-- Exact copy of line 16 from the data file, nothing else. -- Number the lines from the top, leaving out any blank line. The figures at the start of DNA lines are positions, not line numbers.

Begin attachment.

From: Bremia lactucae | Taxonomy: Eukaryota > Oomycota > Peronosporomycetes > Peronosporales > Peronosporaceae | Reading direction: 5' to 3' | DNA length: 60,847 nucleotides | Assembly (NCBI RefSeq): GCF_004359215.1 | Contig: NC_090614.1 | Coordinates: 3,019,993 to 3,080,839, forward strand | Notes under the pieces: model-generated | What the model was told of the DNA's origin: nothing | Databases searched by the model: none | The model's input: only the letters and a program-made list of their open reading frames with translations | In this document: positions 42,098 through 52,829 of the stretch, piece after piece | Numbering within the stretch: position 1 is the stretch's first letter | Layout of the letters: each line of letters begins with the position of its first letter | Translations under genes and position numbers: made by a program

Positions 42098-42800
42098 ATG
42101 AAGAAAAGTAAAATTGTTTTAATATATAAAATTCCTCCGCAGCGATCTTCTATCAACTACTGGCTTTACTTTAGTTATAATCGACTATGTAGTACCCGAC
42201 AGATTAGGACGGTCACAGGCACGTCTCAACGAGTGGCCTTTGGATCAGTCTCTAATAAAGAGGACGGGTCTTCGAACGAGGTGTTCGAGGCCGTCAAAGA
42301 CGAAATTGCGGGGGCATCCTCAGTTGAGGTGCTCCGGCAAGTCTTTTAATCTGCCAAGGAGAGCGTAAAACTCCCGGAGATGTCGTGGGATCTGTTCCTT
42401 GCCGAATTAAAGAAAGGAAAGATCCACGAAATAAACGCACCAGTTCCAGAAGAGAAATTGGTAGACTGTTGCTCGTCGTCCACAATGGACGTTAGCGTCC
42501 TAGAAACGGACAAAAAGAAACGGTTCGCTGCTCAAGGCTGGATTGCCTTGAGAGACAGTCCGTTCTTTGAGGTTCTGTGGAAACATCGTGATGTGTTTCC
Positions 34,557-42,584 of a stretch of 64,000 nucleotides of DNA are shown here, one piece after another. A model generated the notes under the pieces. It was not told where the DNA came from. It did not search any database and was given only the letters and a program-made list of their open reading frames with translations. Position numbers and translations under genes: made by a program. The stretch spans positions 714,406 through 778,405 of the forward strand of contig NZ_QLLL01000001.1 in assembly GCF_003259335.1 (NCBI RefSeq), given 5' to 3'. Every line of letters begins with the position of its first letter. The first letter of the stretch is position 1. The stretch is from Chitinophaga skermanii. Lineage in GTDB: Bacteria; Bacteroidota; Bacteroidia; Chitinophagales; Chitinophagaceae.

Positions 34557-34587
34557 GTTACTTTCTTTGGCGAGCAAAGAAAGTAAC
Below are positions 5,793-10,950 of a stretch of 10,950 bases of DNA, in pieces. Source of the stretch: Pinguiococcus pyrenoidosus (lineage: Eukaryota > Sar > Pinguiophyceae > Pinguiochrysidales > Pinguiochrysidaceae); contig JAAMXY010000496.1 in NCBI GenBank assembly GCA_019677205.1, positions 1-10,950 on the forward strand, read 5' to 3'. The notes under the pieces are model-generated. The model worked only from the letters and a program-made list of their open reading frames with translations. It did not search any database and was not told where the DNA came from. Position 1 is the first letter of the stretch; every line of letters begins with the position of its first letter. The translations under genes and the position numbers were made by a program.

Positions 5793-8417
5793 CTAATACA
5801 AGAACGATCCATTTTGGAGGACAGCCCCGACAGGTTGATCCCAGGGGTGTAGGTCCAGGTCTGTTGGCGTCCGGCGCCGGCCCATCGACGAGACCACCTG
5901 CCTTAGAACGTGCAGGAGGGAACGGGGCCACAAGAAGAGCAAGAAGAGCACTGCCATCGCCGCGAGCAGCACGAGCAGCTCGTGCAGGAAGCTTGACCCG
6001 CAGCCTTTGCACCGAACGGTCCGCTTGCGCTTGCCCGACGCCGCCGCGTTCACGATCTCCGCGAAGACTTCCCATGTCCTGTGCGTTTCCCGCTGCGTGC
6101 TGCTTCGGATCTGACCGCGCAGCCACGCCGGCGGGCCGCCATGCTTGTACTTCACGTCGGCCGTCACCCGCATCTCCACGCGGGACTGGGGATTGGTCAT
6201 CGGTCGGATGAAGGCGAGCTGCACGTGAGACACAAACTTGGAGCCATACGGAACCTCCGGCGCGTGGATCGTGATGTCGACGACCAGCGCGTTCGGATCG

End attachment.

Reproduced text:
5901 CCTTAGAACGTGCAGGAGGGAACGGGGCCACAAGAAGAGCAAGAAGAGCACTGCCATCGCCGCGAGCAGCACGAGCAGCTCGTGCAGGAAGCTTGACCCG